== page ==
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March 28, 2009

Sean O'Hair


DOUG MILNE: Sean O'Hair, thanks for joining us here in the media center after a rough round for everybody here at the Arnold Palmer Invitational. It was mentioned out there that despite bogey in three of your last four holes, you actually extended your lead, and that sums up what the day was like. Just talk about the conditions, how confident you're feeling about your game and your final round pairing tomorrow.
SEAN O'HAIR: Obviously I feel very good and very comfortable about where my game is right now. I told Paul, my caddie, when I was signing my scorecard, I bogeyed three of the last four holes, and I don't think I missed a shot. I mean, 15 I pushed my drive five yards to the right and obviously was in the trees, which you can't really do on that hole. But hit a great drive and a great second shot on 16, struggling for par, made bogey.
17, hit a perfect shot, had a 40-footer for a birdie and two-putt.
18, I hit 5-wood, wedge, and I think I flew that wedge 169, and my normal wedge goes 135. So I don't know -- it's just, I don't know how you're supposed to play a golf course like that. So I just think everybody just tries to hang on four dear life. Sometimes bogey is not a bad score. I think bogey is almost par for some holes.
It was obviously a tough day for everybody, and I feel good that I played solid all day. The three bogeys didn't reflect on how I played the last three holes.
As far as my pairing tomorrow, I feel very comfortable with Jason. We had a good time today. It was tough to see him finish the way he did because he played solid all day, and obviously I'm playing with Tiger, and everybody I'm sure is asking, what do you feel about that. I don't think I can -- as I tell everybody, I don't think I can do anything that's going to make him play worse (laughter), so I think I'm just going to focus on me and focus on my game and do what I'm doing right now, and that's just playing shot to shot and add them up at the end.

Q. Does it feel a little better with a five-shot lead?
SEAN O'HAIR: Yeah, I mean, obviously a five-shot lead is great, but I'm not going to focus on my lead, I'm not going to focus on the fact that I'm leading a golf tournament. The fact of the matter is there's one more round of golf in this event, and I'm going to focus on it like I would Thursday. I'm going to come in and do my routines, and I'm not going to play anybody else, I'm just going to play the golf course, and like I said, play shot to shot and add them up at the end.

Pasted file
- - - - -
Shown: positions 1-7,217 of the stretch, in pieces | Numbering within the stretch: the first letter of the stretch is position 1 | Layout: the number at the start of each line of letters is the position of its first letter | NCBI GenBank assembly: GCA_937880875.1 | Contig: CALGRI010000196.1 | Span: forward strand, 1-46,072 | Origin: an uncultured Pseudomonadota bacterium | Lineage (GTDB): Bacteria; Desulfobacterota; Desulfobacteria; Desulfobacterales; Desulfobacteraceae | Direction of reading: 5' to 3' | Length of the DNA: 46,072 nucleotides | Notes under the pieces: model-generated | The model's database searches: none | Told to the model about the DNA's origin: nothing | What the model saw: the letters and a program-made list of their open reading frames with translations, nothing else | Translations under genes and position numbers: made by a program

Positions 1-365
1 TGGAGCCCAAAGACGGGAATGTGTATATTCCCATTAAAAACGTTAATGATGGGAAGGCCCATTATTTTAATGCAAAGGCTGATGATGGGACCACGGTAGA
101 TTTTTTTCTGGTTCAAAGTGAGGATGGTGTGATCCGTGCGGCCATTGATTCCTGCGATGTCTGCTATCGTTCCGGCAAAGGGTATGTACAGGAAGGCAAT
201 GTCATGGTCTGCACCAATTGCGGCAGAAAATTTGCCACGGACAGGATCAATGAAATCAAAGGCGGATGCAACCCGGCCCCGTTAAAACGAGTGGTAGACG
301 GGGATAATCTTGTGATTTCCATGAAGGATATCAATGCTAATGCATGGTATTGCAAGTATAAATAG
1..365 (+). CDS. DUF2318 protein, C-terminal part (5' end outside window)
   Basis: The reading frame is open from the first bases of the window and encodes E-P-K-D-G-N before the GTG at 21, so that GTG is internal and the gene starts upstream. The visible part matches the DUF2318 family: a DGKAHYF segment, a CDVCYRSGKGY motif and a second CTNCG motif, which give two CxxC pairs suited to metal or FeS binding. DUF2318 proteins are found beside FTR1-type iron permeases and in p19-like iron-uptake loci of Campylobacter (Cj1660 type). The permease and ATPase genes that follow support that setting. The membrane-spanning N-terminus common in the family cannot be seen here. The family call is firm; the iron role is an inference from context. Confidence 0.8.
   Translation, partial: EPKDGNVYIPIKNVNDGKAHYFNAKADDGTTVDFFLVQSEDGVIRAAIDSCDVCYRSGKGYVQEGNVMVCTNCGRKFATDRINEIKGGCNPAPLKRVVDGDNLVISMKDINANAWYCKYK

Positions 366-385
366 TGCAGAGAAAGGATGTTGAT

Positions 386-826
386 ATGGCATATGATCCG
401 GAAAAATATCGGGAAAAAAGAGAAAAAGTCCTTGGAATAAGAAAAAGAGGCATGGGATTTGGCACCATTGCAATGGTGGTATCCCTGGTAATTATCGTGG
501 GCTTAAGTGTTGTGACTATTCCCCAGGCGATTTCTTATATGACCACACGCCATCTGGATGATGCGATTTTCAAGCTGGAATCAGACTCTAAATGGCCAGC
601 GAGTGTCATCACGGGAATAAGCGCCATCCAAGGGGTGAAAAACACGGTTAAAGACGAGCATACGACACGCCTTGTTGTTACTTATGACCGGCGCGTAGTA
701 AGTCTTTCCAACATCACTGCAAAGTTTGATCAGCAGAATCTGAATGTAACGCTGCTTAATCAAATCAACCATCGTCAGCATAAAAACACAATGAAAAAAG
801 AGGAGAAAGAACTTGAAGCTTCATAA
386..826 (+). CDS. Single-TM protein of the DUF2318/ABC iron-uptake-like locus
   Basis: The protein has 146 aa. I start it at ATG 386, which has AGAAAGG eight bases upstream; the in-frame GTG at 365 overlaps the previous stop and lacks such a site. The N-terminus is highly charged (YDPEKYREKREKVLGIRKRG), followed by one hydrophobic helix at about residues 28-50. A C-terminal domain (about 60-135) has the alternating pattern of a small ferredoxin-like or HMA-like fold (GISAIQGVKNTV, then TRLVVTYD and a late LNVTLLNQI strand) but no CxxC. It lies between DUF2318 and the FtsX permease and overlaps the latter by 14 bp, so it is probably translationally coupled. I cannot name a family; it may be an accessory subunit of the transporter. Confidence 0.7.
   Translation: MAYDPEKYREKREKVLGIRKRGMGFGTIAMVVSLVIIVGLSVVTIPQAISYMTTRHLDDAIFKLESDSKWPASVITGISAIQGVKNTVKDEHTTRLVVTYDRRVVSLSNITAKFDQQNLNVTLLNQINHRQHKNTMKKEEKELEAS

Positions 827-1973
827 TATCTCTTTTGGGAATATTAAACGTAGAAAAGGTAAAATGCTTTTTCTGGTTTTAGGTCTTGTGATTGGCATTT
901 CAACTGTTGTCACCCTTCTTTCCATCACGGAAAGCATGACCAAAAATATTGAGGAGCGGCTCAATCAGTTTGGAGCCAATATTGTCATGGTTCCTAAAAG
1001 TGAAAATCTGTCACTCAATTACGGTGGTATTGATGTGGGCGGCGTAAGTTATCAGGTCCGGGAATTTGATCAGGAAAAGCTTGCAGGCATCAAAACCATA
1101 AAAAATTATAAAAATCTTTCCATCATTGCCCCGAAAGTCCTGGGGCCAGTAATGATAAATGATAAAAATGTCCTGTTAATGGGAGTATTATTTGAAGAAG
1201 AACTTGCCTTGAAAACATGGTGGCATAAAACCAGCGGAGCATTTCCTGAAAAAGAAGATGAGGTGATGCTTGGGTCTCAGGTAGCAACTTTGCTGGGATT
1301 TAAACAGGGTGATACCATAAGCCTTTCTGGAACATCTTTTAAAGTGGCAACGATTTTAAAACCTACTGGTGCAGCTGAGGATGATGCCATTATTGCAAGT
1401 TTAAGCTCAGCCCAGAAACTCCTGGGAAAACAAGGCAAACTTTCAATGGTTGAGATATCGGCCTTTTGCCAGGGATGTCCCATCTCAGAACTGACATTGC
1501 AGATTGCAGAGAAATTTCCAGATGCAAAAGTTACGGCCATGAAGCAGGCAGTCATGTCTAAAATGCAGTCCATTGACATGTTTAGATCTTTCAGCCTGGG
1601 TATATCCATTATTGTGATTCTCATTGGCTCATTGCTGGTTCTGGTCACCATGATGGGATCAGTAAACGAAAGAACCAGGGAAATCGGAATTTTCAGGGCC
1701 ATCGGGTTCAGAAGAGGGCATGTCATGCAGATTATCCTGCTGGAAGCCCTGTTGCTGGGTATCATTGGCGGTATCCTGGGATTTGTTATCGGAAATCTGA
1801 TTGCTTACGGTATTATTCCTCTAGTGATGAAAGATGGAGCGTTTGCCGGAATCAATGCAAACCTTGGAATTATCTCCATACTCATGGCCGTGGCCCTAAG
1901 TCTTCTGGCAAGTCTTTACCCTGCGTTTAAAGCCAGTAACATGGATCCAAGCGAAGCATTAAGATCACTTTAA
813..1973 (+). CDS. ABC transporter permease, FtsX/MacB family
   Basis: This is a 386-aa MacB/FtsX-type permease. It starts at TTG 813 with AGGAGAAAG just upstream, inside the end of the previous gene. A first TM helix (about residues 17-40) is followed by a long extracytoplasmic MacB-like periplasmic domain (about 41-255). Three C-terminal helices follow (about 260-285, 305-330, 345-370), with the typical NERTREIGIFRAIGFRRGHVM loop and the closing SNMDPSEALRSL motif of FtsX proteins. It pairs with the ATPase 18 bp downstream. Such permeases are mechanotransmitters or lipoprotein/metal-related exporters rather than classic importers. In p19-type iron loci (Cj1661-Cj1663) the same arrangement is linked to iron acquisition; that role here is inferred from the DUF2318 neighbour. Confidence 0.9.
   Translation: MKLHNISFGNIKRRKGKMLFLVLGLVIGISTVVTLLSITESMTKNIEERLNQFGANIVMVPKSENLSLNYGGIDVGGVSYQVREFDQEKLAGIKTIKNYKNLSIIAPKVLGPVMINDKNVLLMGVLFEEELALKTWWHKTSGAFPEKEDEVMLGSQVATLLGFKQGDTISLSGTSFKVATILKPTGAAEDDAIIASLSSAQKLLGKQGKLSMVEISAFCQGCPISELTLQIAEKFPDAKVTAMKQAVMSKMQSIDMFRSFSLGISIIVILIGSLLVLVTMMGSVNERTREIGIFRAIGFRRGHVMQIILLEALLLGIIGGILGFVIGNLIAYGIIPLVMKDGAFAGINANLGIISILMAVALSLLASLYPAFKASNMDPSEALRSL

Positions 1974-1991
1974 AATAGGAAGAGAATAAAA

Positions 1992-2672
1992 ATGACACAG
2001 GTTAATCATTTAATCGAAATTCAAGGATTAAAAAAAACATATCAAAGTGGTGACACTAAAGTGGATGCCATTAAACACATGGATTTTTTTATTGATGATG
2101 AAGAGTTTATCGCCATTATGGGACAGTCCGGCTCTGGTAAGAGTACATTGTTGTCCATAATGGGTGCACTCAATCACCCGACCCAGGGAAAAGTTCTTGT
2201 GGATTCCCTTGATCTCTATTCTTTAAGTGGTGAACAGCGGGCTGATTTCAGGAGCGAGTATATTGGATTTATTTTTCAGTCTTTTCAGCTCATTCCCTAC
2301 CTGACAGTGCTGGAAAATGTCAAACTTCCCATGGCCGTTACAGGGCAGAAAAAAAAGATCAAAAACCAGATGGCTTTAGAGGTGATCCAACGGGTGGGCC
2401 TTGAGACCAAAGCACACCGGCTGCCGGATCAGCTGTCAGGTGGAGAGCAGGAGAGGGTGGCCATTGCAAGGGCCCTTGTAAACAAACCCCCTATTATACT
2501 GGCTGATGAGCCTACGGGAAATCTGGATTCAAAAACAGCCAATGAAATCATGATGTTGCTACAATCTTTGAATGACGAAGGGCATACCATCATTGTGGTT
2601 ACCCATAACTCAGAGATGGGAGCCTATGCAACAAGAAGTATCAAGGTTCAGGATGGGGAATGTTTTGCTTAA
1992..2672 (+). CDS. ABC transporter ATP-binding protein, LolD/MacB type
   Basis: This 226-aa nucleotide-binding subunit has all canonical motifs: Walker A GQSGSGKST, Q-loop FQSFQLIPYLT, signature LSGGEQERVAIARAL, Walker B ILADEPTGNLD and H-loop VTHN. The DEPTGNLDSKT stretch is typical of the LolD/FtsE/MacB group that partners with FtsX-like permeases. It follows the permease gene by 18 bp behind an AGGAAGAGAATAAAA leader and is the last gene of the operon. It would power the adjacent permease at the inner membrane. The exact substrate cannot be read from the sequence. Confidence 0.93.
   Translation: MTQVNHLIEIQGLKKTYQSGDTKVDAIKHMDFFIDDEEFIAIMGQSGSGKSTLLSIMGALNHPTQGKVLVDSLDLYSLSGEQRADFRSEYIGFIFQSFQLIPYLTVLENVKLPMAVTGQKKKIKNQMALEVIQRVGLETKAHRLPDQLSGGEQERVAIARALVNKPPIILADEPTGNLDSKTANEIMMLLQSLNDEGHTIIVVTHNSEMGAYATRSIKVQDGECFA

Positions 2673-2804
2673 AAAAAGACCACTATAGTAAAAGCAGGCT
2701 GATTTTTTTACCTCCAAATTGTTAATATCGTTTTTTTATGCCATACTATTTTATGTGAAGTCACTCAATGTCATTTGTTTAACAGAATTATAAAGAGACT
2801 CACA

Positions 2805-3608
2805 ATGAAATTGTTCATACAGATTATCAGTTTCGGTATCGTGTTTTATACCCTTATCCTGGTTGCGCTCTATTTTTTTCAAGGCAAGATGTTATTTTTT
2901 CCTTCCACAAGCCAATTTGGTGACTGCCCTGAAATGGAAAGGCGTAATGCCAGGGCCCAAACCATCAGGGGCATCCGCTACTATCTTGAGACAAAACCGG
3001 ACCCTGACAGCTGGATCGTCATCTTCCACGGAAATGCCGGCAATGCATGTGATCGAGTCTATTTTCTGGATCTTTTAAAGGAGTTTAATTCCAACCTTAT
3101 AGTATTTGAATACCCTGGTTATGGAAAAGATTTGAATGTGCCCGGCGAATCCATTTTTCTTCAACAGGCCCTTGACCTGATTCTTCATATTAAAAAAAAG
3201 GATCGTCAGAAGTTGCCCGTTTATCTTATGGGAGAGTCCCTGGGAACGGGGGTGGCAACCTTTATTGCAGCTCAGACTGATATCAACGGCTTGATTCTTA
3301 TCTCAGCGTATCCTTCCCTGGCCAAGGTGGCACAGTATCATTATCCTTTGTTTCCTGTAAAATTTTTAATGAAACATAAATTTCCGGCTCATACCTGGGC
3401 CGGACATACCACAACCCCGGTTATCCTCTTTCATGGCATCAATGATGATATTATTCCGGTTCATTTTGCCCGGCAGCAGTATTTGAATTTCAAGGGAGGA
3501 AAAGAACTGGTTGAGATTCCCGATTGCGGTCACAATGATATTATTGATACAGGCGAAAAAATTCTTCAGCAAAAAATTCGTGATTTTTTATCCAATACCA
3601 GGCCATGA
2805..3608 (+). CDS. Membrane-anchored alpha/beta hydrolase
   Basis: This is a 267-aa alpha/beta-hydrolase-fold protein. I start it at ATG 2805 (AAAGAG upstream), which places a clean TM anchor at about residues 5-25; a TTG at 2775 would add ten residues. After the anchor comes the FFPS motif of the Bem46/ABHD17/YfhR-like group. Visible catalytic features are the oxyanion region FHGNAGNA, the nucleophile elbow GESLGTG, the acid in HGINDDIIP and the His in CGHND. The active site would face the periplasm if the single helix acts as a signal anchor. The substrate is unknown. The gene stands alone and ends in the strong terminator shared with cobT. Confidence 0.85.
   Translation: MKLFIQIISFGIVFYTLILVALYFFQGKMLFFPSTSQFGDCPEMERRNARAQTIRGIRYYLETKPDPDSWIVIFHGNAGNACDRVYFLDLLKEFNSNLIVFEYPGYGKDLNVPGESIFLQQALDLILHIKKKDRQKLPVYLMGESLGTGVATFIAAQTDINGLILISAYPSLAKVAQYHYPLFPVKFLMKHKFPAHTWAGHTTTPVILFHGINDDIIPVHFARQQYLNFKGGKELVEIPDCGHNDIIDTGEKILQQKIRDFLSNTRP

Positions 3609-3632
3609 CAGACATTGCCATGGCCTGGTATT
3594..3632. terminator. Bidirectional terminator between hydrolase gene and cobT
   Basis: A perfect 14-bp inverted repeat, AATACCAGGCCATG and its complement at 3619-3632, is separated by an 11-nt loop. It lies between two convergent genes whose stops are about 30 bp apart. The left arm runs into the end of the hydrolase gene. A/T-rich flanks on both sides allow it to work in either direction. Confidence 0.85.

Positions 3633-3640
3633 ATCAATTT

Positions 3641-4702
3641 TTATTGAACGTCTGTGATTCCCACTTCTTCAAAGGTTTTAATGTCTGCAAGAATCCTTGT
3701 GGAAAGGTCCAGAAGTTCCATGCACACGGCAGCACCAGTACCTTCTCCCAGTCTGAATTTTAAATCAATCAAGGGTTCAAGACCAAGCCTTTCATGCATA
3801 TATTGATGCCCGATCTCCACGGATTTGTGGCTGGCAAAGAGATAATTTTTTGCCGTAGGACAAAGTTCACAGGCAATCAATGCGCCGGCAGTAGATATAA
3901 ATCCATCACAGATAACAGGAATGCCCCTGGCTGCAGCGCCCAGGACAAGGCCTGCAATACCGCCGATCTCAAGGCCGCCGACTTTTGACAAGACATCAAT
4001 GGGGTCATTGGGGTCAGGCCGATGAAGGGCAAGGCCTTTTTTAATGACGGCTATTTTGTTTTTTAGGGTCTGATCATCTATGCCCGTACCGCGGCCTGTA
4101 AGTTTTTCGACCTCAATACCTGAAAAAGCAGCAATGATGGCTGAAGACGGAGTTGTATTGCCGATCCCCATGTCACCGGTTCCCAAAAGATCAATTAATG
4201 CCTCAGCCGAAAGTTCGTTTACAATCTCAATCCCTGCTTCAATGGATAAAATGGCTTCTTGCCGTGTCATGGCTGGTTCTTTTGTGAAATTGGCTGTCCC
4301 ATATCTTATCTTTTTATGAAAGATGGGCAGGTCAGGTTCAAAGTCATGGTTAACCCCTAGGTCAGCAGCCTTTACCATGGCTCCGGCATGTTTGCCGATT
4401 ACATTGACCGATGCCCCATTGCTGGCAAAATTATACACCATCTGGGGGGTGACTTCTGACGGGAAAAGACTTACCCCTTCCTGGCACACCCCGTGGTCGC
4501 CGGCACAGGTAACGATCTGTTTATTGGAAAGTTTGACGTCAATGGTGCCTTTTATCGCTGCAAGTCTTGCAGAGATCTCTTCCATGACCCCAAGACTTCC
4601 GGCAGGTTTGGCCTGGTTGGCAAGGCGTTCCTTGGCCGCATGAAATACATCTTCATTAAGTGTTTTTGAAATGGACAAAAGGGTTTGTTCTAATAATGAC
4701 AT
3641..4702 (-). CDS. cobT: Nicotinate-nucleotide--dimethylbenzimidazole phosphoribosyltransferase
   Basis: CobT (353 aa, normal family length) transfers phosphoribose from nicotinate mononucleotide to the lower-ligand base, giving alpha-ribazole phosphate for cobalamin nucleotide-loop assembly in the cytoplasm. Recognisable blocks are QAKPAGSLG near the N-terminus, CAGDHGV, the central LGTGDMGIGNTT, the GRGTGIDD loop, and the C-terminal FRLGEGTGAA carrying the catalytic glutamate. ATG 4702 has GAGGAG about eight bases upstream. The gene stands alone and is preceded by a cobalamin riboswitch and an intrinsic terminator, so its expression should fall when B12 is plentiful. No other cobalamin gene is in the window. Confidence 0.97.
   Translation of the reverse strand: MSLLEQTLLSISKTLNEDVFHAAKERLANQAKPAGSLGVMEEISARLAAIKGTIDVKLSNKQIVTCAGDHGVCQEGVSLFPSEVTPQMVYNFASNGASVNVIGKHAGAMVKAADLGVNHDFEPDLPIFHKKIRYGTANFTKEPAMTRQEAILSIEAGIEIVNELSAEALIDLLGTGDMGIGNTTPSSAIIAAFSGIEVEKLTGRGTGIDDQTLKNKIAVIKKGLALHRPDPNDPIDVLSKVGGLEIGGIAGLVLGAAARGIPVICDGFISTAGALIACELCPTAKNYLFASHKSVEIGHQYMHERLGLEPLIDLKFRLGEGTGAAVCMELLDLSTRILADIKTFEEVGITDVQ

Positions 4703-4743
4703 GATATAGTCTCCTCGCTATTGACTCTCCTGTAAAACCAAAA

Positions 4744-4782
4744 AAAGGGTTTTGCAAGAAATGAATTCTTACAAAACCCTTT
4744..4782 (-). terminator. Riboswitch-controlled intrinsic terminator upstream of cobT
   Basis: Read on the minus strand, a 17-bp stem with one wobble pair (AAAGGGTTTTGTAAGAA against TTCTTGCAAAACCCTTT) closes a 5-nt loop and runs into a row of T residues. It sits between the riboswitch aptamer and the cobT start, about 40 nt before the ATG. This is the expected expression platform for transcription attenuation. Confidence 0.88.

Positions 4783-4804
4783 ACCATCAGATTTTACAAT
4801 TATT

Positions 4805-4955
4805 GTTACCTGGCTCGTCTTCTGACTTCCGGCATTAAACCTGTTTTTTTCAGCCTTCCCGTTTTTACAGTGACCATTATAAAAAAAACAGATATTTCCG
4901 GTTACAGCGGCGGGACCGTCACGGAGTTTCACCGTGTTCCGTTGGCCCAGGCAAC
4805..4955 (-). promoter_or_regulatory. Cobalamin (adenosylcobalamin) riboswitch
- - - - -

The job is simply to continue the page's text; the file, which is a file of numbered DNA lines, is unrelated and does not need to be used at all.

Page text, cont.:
Q. Under these conditions is a 1-over par as much of an achievement as a 65 or 66 some other day or some other place?
SEAN O'HAIR: Yeah, I felt like I played just as good as I did yesterday, and in some regards almost a little bit better. Short game wasn't quite as tidy as it was yesterday, and I made a few more putts here and there. But anything around even par today I thought was a great score. You know, obviously you saw that with everybody else how they finished.

Q. Can you just address those last four holes, not just for you personally but just trying to get through those things, putting your seatbelt on and keep your lunch down? It seemed like everybody, you, Tiger, Jason, just about everybody was trying to get out there with their hide intact.
SEAN O'HAIR: I think with like 15, 15 is all about picking out a target and hitting your -- kind of a target-oriented shot because it's such a dogleg to the right. And then obviously if you hit a good drive, it gives you a good opportunity at birdie.
Today playing from the right rough, you're struggling with the trees, so that's key. What's funny about that green is it seems like it's just so burned out, and I had a par putt that I probably got halfway to the hole because it just looked to me like it was going to be so fast.
16 is just -- should be a par-7, but it's a par-4 (laughter), and you hit it right down the middle of the fairway. Today I'm glad that they played them up. I'd hate to see them play where they did yesterday in this wind. That was a good move on their part. I hit a good drive, and you've got 140 yards to the hole where anything short of that pin is in the water, anything left of that pin is in the water, so you try and hit it 40 feet past the pin. I mean, my front was the pin, so I wanted to carry it past the pin and keep it a little bit right. Obviously if you do that, it feeds off the green a little bit.
You know, to be honest with you, I wanted to putt it but I couldn't. I was too far off the green, so I putted it with my 5-wood. In the back of my mind, I'm thinking, if I hit this a little hard, it's in the water. So in a way you've got to try and make up-and-down but then try and play somewhat conservative, as well, and trust your putter. You're expecting the wind to take it left and the wind doesn't take it. There's just a lot of factors out there that you've got to think about.